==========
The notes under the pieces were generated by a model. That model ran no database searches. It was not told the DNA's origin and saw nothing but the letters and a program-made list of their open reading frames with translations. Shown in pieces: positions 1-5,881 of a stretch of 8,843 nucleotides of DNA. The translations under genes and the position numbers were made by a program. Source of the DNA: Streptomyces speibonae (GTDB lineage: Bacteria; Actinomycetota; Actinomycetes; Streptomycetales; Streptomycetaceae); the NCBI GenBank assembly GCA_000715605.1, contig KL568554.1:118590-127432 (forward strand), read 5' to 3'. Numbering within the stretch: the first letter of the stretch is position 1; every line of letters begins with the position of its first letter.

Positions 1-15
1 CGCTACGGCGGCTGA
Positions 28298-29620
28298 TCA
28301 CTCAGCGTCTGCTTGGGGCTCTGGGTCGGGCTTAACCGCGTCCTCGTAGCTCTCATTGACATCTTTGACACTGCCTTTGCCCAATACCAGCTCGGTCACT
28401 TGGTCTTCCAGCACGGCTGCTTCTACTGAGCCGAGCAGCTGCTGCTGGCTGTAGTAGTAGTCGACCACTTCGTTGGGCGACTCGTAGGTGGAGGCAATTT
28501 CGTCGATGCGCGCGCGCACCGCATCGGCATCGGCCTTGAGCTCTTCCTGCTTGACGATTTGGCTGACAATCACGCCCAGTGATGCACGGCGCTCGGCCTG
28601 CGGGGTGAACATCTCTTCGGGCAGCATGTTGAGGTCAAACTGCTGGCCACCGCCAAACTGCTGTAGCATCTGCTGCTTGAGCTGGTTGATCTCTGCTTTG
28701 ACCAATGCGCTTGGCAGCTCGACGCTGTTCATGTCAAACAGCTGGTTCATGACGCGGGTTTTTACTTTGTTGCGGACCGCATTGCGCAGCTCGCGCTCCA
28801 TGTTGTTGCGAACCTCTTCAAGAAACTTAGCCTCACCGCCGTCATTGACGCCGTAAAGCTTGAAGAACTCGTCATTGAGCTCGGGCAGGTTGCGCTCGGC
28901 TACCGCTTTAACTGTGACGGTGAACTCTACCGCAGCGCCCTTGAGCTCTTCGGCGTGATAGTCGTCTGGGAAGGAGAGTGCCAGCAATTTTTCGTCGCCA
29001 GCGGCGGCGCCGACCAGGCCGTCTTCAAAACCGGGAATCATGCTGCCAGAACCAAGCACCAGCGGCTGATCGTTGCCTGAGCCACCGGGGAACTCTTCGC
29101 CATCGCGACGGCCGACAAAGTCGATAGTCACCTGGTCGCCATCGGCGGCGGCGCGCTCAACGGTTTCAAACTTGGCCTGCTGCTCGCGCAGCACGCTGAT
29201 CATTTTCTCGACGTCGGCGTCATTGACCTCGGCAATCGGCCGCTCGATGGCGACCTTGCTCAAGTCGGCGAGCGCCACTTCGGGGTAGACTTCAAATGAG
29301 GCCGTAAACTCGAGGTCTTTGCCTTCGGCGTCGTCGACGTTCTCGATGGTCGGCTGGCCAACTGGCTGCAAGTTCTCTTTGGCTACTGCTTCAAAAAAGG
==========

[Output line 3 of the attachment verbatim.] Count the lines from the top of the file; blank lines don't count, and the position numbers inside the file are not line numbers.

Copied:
1 CGCTACGGCGGCTGA